Two years after my son was born, I had a daughter, a golden-haired firecracker of a girl. In addition to being super kinetic, she was also super verbal, and was talking in full sentences by the age of 2 -- which meant she got a vote really early on about music requests. "Lada-leda" was her preferred jam, and again, as with my son, I can't say I minded. It struck me as the perfect encapsulation of our life at the time – ebullient, loud, high-energy, and a little bit all-over-the-place.

"Ne Me Quitte Pas" by Nina Simone

This is another song referenced in my book, in the final chapter. David and I are driving the kids to our annual apple-picking adventure, they both fall asleep in the car and we seize control of the music (by then, their taste had taken a turn for the worse, and included a Backyardigans monomania). We were talking about the possibility of having a third baby; I desperately wanted another child but was scared shitless, and David wasn't sure what to think. Nina's exquisite voice washed over us – so strong and yet so fragile too – and we fell silent. There's no way to talk while listening to Nina sing this. You're too busy trying to hold your heart intact as it explodes into tiny pieces. But we'd have ended up quiet anyway; the decision on the table wasn't one we could make quite yet.

"This Little Light of Mine" by anyone with vocal chords

We decided to have that baby, and I sing this song to her, as I did to my big kids, too, because it's a feel-good song, a galvanizing gospel gem that always does the trick. I've still got plenty of fury and sturm and drang, but not while I'm belting out the words to this baby. This song makes the glass half-full even when it's not even close, even when you're down to the last drops. Let it shine, let it shine, let it shine.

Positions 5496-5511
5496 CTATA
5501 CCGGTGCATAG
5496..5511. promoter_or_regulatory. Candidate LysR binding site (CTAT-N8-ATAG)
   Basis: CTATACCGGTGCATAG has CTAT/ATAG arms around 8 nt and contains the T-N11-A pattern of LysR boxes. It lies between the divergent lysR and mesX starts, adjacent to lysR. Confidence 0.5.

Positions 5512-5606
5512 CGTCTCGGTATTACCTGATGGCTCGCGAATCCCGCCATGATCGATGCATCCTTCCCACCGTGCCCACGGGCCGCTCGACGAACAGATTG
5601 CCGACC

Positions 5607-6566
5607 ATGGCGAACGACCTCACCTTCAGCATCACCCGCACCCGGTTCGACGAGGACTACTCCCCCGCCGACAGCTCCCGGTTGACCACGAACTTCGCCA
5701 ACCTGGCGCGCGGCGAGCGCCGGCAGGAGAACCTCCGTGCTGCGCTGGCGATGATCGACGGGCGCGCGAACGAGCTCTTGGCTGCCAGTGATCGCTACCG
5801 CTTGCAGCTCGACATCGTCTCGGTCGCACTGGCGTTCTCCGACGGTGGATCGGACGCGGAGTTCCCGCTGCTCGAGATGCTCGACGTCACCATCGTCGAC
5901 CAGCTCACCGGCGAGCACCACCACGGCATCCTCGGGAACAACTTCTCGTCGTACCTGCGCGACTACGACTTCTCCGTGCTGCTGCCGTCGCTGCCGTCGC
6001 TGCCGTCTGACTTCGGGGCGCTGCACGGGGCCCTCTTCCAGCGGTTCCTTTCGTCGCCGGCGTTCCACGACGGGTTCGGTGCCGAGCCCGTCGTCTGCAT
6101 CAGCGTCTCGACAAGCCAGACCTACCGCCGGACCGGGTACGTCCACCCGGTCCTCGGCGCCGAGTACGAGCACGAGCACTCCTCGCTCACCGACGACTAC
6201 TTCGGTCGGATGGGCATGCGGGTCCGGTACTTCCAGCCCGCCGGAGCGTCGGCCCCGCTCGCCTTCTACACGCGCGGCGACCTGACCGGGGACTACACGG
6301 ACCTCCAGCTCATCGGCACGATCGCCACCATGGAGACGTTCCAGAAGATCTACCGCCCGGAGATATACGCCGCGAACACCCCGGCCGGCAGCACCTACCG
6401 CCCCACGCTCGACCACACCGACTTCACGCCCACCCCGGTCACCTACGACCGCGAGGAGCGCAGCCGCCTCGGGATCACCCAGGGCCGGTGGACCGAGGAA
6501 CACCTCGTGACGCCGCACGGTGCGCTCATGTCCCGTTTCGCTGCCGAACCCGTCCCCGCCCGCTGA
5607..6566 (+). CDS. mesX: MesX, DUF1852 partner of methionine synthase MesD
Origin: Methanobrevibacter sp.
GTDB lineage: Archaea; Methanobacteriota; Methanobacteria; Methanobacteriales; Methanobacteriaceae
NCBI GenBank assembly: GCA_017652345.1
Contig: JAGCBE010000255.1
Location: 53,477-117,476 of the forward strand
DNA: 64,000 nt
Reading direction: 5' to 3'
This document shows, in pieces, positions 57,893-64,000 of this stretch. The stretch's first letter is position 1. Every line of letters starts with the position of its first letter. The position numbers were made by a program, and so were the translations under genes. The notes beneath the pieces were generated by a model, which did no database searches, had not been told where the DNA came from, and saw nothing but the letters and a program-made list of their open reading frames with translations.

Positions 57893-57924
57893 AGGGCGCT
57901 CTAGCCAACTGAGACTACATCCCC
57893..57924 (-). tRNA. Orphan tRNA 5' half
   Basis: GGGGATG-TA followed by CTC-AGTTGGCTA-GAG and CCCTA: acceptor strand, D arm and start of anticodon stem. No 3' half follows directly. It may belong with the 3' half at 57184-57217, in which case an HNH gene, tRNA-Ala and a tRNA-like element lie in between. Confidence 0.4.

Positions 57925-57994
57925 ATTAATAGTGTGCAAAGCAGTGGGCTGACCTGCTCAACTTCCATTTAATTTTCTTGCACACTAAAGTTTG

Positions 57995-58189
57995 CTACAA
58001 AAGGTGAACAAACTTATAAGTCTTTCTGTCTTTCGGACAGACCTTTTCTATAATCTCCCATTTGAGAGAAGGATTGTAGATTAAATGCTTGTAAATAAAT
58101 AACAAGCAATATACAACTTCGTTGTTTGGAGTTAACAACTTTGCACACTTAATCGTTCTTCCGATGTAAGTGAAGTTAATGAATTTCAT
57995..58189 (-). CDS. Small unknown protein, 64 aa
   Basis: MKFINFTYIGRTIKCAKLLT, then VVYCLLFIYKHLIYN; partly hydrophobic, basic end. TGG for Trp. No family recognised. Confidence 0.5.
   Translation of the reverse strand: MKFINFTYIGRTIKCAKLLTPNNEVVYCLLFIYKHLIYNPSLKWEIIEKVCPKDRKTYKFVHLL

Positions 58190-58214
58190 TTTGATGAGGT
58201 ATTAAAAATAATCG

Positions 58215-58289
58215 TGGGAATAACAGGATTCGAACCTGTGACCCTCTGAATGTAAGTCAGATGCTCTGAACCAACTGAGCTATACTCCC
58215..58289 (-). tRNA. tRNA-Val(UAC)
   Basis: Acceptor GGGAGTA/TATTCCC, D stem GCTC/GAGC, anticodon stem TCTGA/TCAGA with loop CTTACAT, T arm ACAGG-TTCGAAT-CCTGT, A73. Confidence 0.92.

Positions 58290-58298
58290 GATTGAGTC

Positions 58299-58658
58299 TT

Nicole C. Kear and Now I See You links:

the author's website
excerpt from the book
excerpt from the book
excerpt from the book
excerpt from the book
video trailer for the book

Kirkus review

Brooklyn Magazine interview with the authors
Fox News profile of the author
Miranda Beverly Whittmore interview with the author
New York Daily News interview with the author
New York Times essay by the author


also at Largehearted Boy:

Book Notes (2012 - ) (authors create music playlists for their book)
Book Notes (2005 - 2011) (authors create music playlists for their book)
my 11 favorite Book Notes playlist essays

100 Online Sources for Free and Legal Music Downloads
Antiheroines (interviews with up and coming female comics artists)
Atomic Books Comics Preview (weekly comics highlights)
Daily Downloads (free and legal daily mp3 downloads)
guest book reviews
Largehearted Word (weekly new book highlights)
musician/author interviews
Note Books (musicians discuss literature)
Short Cuts (writers pair a song with their short story or essay)
Shorties (daily music, literature, and pop culture links)
Soundtracked (composers and directors discuss their film's soundtracks)
weekly music release lists